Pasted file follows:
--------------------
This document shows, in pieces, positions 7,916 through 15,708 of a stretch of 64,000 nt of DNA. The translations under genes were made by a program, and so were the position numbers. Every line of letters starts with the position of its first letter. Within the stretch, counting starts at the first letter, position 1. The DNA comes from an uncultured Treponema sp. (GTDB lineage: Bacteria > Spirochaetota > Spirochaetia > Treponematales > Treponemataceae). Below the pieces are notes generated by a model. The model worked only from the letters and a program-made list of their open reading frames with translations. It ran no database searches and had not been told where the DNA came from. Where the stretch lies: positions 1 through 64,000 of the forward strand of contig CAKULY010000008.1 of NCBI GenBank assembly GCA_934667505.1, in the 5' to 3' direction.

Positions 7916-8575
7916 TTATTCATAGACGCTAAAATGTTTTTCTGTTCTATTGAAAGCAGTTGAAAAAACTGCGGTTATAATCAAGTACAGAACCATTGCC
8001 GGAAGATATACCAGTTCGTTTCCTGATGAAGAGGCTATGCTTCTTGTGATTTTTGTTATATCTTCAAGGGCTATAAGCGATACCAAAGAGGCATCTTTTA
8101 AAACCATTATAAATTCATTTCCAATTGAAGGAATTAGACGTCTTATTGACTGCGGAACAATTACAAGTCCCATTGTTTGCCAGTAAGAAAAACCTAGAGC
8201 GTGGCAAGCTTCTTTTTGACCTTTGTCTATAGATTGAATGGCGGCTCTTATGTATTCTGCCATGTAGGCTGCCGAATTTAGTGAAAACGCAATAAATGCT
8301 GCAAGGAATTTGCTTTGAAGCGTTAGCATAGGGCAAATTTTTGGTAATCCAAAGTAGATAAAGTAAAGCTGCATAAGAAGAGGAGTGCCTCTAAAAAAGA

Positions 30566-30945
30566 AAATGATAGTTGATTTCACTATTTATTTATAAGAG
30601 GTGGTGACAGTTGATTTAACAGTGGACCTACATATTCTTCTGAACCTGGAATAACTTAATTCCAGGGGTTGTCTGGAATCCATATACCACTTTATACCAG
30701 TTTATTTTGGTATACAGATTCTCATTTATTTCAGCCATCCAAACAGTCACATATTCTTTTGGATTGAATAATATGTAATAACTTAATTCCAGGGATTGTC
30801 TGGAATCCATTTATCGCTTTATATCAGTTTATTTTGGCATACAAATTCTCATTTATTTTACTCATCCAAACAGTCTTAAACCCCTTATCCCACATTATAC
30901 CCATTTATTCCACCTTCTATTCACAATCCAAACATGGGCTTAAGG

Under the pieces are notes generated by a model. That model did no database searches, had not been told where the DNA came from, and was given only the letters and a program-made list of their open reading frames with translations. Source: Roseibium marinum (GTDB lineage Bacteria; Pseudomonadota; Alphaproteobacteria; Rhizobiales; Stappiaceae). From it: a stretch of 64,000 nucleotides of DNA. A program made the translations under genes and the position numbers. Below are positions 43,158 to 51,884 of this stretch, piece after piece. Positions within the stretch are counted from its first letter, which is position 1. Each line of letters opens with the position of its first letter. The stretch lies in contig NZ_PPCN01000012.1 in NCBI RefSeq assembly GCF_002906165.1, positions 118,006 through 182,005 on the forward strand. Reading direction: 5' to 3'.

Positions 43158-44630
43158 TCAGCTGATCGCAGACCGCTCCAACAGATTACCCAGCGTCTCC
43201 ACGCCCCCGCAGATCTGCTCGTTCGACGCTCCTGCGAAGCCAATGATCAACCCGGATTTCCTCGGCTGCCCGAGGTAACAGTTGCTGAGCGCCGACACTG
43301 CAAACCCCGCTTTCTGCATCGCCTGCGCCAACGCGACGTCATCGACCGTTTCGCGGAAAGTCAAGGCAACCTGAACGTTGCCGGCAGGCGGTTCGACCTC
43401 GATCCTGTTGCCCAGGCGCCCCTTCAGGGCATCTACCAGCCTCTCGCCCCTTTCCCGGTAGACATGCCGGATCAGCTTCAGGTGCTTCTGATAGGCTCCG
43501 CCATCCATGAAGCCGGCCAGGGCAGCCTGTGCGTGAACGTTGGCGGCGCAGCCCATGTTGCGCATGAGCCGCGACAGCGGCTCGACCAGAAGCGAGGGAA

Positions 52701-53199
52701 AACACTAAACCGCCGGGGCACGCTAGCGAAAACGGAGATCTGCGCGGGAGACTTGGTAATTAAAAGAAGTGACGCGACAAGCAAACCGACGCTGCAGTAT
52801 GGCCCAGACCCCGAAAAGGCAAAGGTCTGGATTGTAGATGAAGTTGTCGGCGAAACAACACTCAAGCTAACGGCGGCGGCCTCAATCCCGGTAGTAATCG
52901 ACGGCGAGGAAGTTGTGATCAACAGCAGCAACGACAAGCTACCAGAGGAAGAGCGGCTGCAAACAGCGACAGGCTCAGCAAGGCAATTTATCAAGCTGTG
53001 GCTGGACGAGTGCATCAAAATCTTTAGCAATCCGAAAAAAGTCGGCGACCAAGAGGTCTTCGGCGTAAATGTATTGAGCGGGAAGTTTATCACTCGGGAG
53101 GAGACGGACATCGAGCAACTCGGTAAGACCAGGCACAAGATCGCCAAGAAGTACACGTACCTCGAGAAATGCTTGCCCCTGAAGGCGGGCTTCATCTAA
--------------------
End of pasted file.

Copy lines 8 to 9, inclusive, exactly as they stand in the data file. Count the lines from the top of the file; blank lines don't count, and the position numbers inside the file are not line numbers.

Positions 30566-30945
30566 AAATGATAGTTGATTTCACTATTTATTTATAAGAG